Investors, Get Used to It: Governments Are Fixing Prices


Investors have spent years unlearning the lessons of Economics 101. Now, they may even need to accept that price controls have a place in the policy tool kit.

As

Liz Truss

on Tuesday became the U.K.’s 56th prime minister, she all but confirmed that freezing energy bills will be her first big policy move. The yearly maximum that British suppliers are allowed to charge households is due to rise to £3,549, equivalent to $4,088, in October—an almost threefold increase from a year ago. The government’s plans are widely believed to include capping bills at around £2,500 for 18 months and compensating energy firms for their losses.

Since Ms. Truss also has pledged to lower taxes, the money will probably come from borrowing. Some investors are concerned, because the Bank of England’s policy tightening has already pushed 10-year gilt yields above 3% and the pound trades around its lowest level against the U.S. dollar since 1985.

Most Western nations, including the U.S., have taken steps to offset the surge in commodity prices, including by releasing oil reserves, slashing taxes and sending money directly to households. Yet Europe’s dependence on Russian natural gas makes it particularly vulnerable, leading to more extreme measures. European Union leaders are now discussing energy-price caps. Spain and Portugal have already limited the cost of gas in wholesale auctions, and this week a Spanish minister even suggested intervening in the price of food.

For economists, the key concern is that spending money can’t fix the underlying problem: Freezing the price of a scarce resource dilutes the incentive to buy less of it—in this case risking winter blackouts. Price caps also end up saving the wealthy more money than the poor. And the cost is gargantuan: In the U.K., energy-related support measures for families and businesses may total £180 billion, or 8% of gross domestic product, analysts at

Deutsche Bank

estimate.

But the economic impact of soaring energy bills would likely be worse than the unintended consequences of freezing them.

For one, capping prices is straightforward relative to alternative approaches, such as reforming wholesale power markets. Meanwhile, the health of the European economy seems hard to decouple from energy bills. U.K. consumer confidence is at its lowest level on record, despite a robust jobs market. A recent forecast by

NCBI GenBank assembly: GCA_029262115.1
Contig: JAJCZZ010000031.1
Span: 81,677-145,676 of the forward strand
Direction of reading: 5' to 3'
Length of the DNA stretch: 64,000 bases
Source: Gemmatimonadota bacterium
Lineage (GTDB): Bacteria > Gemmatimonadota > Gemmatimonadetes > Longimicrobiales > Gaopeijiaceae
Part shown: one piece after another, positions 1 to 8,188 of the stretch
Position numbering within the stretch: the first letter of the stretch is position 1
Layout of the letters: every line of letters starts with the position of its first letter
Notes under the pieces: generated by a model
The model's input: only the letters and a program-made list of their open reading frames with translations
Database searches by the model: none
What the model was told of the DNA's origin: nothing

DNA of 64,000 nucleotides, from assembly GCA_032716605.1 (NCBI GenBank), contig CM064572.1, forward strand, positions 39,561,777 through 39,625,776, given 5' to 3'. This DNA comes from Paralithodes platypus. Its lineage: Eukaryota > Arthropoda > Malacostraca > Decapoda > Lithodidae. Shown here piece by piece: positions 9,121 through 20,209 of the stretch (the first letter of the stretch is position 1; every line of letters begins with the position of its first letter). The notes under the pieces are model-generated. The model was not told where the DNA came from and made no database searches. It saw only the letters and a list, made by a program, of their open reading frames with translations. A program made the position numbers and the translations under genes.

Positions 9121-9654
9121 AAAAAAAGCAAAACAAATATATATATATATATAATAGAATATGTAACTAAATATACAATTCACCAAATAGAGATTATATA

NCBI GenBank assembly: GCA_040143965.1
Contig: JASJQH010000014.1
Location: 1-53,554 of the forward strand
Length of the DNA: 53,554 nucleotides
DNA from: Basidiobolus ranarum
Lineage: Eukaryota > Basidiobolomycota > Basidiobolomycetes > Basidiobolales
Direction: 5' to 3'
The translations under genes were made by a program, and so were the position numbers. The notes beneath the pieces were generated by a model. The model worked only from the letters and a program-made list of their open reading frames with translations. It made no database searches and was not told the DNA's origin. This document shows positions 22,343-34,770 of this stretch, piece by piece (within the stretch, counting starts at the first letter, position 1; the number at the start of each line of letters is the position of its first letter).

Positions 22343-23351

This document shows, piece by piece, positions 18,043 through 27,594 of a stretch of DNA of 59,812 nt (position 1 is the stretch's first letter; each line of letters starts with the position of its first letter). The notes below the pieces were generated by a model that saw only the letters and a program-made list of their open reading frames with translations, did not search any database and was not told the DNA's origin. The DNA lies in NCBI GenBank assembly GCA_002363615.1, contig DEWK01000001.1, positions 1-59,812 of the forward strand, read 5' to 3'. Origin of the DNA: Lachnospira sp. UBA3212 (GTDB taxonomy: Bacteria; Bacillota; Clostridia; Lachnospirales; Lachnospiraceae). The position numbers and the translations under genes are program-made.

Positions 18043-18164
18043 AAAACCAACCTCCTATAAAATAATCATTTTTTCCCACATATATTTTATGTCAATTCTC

Goldman Sachs

of U.K. inflation rising above 20% next year was widely circulated in the local media. 

Jefferies analysts believe U.K. household gas bills would have topped £4,500 next year, so the expected policy measures would cut them roughly in half relative to current projections. Crucially, the cost of oft-purchased products such as energy seems to have an outsize hold on the psyche of less-wealthy consumers, which economic research dubs the “frequency hypothesis.” Because of this, price caps that head off the spike in inflation could limit the hit to consumption across the economy more effectively than spending the same money sending checks to families. Also, power cannot be easily hoarded, making its price less dangerous to limit than that of food—though caps still need to be deployed alongside strong incentives to contain gas consumption. 

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As for financing, Ms. Truss’ determination not to tax energy producers that may be profiting excessively from high wholesale prices seems too single-minded, but probably sets a good precedent for investors. Ultimately, fears about government borrowing remain overblown: Even hawkish central banks won’t let bond prices get too out of whack with interest rates.

Markets don’t react well to scarcity, so investors in Europe face the fallout of soaring commodity prices one way or another. Price caps may be the least bad option out there.

U.K. Prime Minister Liz Truss outlined her economic agenda in her first speech from Downing Street, after meeting with Queen Elizabeth II in Balmoral, Scotland. Earlier in the day, Boris Johnson defended his legacy in final remarks before officially resigning. Photo composite: Eve Hartley

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